Oliver Plunkett was born in Loughcrew in County Meath, Ireland on November 1, 1629. In 1647, he went to study for the priesthood in the Irish College in Rome. On January 1, 1654, he was ordained a priest in the Propaganda College in Rome.
Due to religious persecution in his native land, it was not possible for him to return to minister to his people. Oliver taught in Rome until 1669, when he was appointed Archbishop of Armagh and Primate of Ireland. Archbishop Plunkett soon established himself as a man of peace and, with religious fervor, set about visiting his people, establishing schools, ordaining priests, and confirming thousands.
1673 brought a renewal of religious persecution, and bishops were banned by edict. Archbishop Plunkett went into hiding, suffering a great deal from cold and hunger. His many letters showed his determination not to abandon his people, but to remain a faithful shepherd. He thanked God "Who gave us the grace to suffer for the chair of Peter." The persecution eased a little and he was able to move more openly among his people. In 1679 he was arrested and falsely charged with treason. The government in power could not get him convicted at his trial in Dundalk. He was brought to London and was unable to defend himself because he was not given time to bring his own witnesses from Ireland. He was put on trial, and with the help of perjured witnesses, was sentenced to be hanged, drawn and quartered at Tyburn. With deep serenity of soul, he was prepared to die, calmly rebutting the charge of treason, refusing to save himself by giving false evidence against his brother bishops. Oliver Plunkett publicly forgave all those who were responsible for his death on July 1, 1681. On October 12, 1975, he was canonized a saint. His feast day is July 11.
Innocent was born at Albano, Italy. He became Pope, succeeding Pope St. Anastasius I, on December 22, 401. During Innocent's pontificate, he emphasized papal supremacy, commending the bishops of ... continue readingMore Saint of the Day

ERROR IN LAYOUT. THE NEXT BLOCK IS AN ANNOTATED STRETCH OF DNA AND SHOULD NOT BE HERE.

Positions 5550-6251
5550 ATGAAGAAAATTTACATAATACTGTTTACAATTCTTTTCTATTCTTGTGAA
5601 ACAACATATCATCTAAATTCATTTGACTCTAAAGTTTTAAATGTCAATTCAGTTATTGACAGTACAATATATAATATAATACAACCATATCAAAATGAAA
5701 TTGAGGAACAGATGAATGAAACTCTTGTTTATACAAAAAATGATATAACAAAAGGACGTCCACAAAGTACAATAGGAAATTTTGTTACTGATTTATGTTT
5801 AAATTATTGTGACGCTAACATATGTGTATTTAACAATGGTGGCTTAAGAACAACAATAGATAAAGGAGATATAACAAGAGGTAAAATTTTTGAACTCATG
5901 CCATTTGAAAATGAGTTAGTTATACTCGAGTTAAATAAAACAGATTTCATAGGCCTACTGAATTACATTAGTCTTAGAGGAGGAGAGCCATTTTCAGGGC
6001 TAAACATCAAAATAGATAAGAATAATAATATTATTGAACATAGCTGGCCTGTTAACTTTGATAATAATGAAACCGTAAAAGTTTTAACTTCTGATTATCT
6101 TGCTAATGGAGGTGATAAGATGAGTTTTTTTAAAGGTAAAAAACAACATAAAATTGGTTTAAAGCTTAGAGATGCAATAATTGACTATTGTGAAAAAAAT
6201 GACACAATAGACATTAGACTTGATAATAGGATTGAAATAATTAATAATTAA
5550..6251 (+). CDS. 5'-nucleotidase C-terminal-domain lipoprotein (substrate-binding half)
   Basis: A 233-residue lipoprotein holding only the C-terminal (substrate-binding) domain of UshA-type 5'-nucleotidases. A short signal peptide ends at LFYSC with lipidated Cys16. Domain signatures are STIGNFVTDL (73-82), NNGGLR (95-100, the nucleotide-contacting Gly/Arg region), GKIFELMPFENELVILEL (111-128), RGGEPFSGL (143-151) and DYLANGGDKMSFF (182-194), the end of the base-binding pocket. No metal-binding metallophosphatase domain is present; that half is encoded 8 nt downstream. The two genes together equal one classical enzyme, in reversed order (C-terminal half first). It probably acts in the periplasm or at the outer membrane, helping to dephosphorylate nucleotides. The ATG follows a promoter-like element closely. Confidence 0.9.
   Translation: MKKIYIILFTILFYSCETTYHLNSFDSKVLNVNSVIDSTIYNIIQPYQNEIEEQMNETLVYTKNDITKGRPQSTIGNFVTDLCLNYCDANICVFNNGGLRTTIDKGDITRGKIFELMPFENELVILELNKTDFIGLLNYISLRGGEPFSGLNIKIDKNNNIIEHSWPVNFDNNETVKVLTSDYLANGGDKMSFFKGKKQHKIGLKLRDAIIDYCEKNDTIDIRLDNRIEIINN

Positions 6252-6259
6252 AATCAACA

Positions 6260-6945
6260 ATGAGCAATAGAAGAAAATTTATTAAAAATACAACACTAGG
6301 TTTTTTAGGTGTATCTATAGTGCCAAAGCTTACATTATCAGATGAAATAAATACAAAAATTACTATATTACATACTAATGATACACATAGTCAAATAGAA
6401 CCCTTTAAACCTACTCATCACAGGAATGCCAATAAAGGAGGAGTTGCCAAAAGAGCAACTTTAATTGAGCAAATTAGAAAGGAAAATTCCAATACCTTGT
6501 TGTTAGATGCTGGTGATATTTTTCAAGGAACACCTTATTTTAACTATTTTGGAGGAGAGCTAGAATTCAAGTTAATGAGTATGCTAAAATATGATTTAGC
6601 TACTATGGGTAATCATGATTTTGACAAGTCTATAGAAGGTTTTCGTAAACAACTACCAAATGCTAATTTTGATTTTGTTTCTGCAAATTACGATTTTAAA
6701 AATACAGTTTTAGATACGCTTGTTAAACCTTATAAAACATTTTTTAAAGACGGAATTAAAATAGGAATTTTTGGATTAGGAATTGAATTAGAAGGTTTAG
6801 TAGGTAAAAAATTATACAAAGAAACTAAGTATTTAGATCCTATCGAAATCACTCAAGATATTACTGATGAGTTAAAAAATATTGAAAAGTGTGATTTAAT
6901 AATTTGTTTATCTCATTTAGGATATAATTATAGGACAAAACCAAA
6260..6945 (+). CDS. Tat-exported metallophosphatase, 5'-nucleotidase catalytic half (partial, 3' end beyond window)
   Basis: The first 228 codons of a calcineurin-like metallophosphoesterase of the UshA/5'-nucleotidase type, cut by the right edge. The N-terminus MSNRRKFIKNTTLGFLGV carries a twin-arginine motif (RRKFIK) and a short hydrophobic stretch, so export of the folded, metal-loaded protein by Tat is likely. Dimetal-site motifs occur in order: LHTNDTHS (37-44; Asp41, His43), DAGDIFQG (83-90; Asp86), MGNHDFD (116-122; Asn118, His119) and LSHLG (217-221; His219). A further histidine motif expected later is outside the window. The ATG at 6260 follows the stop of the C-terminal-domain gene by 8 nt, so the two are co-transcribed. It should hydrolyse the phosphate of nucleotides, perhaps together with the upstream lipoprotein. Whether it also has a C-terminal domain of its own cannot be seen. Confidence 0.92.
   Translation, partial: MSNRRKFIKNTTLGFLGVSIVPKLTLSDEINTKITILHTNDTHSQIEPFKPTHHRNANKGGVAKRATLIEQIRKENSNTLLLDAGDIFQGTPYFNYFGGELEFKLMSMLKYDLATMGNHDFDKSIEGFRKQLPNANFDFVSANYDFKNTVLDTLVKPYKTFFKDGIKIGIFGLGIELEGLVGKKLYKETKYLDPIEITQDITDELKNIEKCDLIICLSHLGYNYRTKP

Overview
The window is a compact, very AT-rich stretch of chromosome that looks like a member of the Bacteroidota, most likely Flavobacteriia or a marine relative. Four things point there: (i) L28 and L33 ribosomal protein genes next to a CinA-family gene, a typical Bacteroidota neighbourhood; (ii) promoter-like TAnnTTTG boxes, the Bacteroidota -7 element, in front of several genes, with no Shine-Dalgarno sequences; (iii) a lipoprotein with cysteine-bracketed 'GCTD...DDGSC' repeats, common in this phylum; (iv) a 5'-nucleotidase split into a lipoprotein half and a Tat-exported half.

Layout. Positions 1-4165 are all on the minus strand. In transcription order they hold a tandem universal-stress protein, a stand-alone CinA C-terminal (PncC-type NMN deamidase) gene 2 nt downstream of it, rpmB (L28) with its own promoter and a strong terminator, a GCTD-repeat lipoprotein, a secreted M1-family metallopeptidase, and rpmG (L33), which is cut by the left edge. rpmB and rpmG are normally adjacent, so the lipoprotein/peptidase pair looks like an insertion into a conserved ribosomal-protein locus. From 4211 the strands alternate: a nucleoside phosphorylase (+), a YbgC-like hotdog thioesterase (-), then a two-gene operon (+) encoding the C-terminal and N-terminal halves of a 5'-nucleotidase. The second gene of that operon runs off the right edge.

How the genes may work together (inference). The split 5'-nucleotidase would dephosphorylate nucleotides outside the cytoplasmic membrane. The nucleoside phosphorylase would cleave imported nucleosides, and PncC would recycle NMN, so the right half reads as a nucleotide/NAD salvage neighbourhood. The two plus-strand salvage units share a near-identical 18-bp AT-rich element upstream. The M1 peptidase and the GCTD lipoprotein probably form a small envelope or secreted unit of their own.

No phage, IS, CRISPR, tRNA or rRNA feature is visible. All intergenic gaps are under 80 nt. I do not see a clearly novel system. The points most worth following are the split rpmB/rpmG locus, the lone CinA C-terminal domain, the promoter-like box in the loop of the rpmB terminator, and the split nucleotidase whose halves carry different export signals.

In the fourth century appeared a Greek religious romance on the Loves of Cecilia and Valerian, written, like those of Chrysanthus and Daria, Julian and Basilissa, in glorification of the virginal life, and with the purpose of taking the place of the sensual romances of ... continue readingMore Female Saints
St. Michael the Archangel - Feast day - September 29th The name Michael signifies "Who is like to God?" and was the warcry of the good angels in the battle fought in heaven against satan and his followers. Holy Scripture describes St. Michael as "one of the chief ... continue reading
The name Gabriel means "man of God," or "God has shown himself mighty." It appears first in the prophesies of Daniel in the Old Testament. The angel announced to Daniel the prophecy of the seventy weeks. His name also occurs in the apocryphal book of Henoch. He was the ... continue reading
Louise de Marillac was born probably at Ferrieres-en-Brie near Meux, France, on August 12, 1591. She was educated by the Dominican nuns at Poissy. She desired to become a nun but on the advice of her ... continue reading
By Deacon Keith A Fournier
On July 15th in the Liturgical Calendar of the Latin Rite of the Catholic Church, we commemorate the life, holiness, work and death of a great Bishop and Doctor named Bonaventure. He was born in 1218, became a Franciscan Friar in 1243, and died in 1274. A friend ... continue readingMore Christian Saints & Heroes